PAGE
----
SARS: How do you sterilize your palm or that yucky I-cafe keyboard

I like to read my palm everywhere. That includes private morning reading on the throne and evening reading at dinner.

I pretty much kept it clean by using a dry or semi-damp cloth. Now, what can I do?

What about the sticky dirty keyboards in the internet cafe. Should I try to clean it or just start wearing rubber gloves.

PS: In the particular neighborhood… all the cafes are kind of grungy. I might as well avoid them alltogether.

Thanks for the advice.

Something to think about. … 011694.htm

Your toilet seat is cleaner than your keyboard

A recent study done by Clorox aimed to find the most germ-ridden surfaces in the workplace. The surface would be a “high-touch” area, meaning it was touched frequently by workers nearly all day long. Remarkably, toilet seats were found to be one of the cleaner surfaces, but telephones and computer keyboards were found to be some of the most filthy.

There are several obvious factors at play here. The more often something is touched, the more germs it collects. On a busy work day it was found that the average employee is touching ten items per minute. Also, janitors are expected to clean toilets regularly, but are often asked not to disturb workspaces. The study found that bacteria can grow 19 to 31% a day in a workstation if nothing is done. Employees who frequently wipe down their areas with anti-bacterial products were found to reduce the bacteria count 99.9% in two days’ time.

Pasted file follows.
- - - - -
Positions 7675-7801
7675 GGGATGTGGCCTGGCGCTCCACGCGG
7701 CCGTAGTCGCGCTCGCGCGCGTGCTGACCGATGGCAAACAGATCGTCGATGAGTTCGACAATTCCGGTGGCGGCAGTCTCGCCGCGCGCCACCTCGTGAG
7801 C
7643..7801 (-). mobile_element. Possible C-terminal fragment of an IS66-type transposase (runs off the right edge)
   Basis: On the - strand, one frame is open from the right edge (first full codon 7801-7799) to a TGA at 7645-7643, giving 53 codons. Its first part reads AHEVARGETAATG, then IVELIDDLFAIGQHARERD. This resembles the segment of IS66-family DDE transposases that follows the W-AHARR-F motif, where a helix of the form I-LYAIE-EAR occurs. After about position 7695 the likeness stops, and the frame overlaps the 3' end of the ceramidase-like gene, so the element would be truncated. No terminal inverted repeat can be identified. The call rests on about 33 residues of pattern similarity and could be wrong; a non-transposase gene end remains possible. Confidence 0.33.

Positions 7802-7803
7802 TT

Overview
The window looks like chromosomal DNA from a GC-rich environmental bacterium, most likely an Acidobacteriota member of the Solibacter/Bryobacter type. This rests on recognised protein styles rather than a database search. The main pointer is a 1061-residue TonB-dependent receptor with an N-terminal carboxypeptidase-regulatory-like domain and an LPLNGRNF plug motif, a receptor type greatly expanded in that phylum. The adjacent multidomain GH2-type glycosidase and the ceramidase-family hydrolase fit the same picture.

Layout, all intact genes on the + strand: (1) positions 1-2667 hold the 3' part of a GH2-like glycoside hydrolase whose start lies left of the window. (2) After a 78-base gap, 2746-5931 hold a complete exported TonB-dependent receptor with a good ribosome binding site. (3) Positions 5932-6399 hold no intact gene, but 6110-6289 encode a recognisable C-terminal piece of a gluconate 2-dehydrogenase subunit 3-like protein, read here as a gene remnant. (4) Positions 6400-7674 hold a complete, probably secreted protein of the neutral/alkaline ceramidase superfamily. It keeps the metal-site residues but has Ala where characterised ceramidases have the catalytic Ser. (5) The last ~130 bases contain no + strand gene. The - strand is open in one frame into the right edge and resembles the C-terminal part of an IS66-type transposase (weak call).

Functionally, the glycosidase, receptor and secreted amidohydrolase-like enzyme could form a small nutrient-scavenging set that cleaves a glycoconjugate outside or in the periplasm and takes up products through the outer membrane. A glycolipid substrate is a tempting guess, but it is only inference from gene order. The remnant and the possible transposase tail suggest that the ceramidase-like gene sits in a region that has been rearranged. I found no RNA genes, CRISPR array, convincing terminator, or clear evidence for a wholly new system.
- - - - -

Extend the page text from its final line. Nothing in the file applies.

The study was conducted in Tucson, San Francisco, New York, and Tampa. Tucson was found to have the cleanest desks, and New York was found to have the dirtiest. The researchers believe Tucson’s desert climate is not as inviting to bacteria. The most germ-ridden surface in Tucson was, in fact, the water fountain handle, demonstrating that moisture is an important factor. Clorox also speculates that in “busier” cities employees are more likely to eat in their workplace, which increases the risk of bacteria spreading.

The dirtiest areas in the workplace were telephones, but fax machines, water fountain handles, microwave door handles, and computer keyboards were not far behind in the 7,000 items sampled in the survey. Scott Harper, environmental health and safety director for Pima Community College concludes:

I don’t want to create a paranoia about touching anything, but we can go a long ways to increase awareness about the benefits of washing your hands or wiping down your desk.

  1. Keep your hands out of your mouth when you are using the keyboard

  2. Give your hands a good scrubbing when you are finished

Use alcohol and cotton balls or swabs to clean phones and keyboards.

i use a cheap perfume spray bottle filled with alcohol. just spray over the mouse and keyboard and then wipe with tissue :bulb: